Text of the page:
"Such is the account those poor simple fellows gave me of the gospel of St. Matthew. The fact is, that the poorohita himself had been unable to understand any thing about it; but as he was unwilling to confess his ignorance before sudras, he thought he had better give them this awkward explanation. This anecdote will give you some idea of the versions of the Holy Scriptures now extant in the country, and of their utility." P. 125.

To these forcible objections no answer has been given either by Mr. Hough, or by Mr. Townley; or rather, there is an answer, and that a very unsatisfactory one. They remind us that all first versions must be incorrect. They assure us that great pains are taken in revising the different translations, and they adduce instances in which the attention of the natives has been arrested by a perusal of these works, even in their present imperfect state. There is no disputing such facts, but they bear very slightly upon the question at

issue :

"He reprobates, however, in the strongest terms, the character of the Translations hitherto made into the Oriental Languages; and maintains that they are so very imperfect, that they cannot be understood. If that be the fact, he may dissipate his apprehensions of the evil they will do; for it will certainly go far to neutralize his objection, that they will do more harm to Christianity than good. He knows, as well as I do, that the natives are not so industrious, as to toil through a volume which they find it difficult to comprehend. In the event, then, of a stray copy finding its way to a man as unprepared for it as he may suppose him to be, and not familiar with the style in which it is rendered, it cannot do the harm which he pretends to fear." (P. 125.)

This is not much to the purpose. The Abbé's objection is, that the Bible Society's translations of Scripture will prejudice the natives of Hindostan against the reception of Christianity, because those translations are in many instances absurd. To reply that the Hindoos are too lazy to discover these manifest imperfections, seems no trifling mistake upon the part of Mr. Hough. The laziness of the natives affords a strong

presumption against their taking the trouble to separate the sterling ore of the Gospel from the dross and impurities by which it is concealed; but who ever heard of a person being too lazy to take offence at what shocks his ruling prejudices, or that superficial faults will not be detected for want of industry.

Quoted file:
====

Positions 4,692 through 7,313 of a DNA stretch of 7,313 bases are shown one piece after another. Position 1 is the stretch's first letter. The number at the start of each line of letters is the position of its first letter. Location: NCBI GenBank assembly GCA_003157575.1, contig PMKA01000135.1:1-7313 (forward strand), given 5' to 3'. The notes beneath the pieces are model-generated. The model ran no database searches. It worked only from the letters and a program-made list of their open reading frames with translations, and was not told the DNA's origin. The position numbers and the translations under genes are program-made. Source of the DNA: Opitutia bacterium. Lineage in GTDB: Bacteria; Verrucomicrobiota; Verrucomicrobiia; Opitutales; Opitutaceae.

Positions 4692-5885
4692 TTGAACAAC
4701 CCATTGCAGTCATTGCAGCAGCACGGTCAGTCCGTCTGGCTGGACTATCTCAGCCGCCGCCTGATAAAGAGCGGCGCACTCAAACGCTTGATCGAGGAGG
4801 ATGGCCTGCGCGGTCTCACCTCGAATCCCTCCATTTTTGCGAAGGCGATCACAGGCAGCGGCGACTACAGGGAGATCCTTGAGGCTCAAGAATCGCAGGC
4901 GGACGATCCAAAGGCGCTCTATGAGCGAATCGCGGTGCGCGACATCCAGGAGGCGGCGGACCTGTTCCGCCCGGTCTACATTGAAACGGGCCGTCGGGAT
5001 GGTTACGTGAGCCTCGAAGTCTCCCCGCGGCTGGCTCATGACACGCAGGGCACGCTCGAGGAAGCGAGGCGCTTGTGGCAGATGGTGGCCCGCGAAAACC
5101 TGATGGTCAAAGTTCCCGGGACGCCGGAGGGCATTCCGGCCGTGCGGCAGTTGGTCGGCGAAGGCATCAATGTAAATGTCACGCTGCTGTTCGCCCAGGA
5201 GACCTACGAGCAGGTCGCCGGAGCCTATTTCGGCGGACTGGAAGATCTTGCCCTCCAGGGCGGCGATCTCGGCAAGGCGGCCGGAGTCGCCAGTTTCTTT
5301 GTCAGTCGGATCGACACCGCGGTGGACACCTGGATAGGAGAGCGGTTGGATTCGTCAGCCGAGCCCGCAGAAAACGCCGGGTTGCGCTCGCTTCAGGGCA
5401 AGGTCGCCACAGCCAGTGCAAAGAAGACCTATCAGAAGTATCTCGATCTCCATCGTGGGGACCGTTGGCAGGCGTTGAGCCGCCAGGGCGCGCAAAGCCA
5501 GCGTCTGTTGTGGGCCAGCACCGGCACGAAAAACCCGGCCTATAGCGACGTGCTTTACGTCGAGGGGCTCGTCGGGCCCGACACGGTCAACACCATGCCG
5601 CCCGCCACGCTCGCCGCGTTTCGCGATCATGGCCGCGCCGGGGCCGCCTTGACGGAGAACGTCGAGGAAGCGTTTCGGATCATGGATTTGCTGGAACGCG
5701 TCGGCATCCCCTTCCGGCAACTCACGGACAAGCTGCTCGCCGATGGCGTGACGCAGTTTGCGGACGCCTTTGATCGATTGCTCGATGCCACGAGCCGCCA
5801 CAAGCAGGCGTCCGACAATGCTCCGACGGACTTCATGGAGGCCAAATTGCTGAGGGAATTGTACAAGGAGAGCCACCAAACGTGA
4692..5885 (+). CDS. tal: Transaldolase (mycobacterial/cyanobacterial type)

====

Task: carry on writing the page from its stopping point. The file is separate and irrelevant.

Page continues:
If their palliating answer is injudicious, the more direct reply is at least equally unsatisfactory :

"So far, then, as my observation has extended, I affirm that the Abbé Dubois has totally failed in his attempt to fix a stigma upon the operations of the Bible Society in the East.

"I admit that accurate Translations of the Holy Scriptures, into the various languages of India, are difficult to be obtained: but first versions require, and will receive, indulgence from all who candidly consider the great obstacles with which the translators have to contend. It is not necessary for me to reply to M. Dubois insinuations against the Serampore missionaries. Their qualifications for the important task they have undertaken; the vigilance and labour with which they have endeavoured to prevent inaccuracies in every version that has passed through their hands, have been fully, and, to every unbiassed mind, satisfactorily explained.* I feel that it would be degrading those estimable men-men whose talents, and worth, Marquis Wellesley, Lord Minto, and Marquis Hastings, together with a long list of public servants in Bengal, eminent no less for piety than ability, knew how to appreciate-to intimate the necessity of advancing one word in their defence against the Abbé's unwarranted attack †. P. 35, &c. &c.

This is no defence of the Bible Society's translation. Their gross inaccuracy is asserted, not only by the Abbé Dubois, but by every person who has written or spoken upon the subject, save and except the Society itself; and Mr. Hough's defence is, that Carey and Ward were men of talent and character, aided by Lord Wellesley, Lord Minto, and Lord Hastings; and therefore they have translated the Bible with accuracy!!


Mr. Townley is equally careful not to pledge himself for the correctness of these much debated works:

"I anticipate that now my own opinion of the Indian versions of the Sacred Scriptures may be demanded; and I shall be free, as far as my competency extends, to give it. My testimony must, however, be confined to the versions in the Bengalee language; for,

*See Ward's Farewell Letters-the whole Series of Memoirs published by themselves upon their Translations-the Eclectic Review for Nov. 1823, &c.

+ For a vindication o the Serampore missionaries, see their Vindicia Seramporianæ.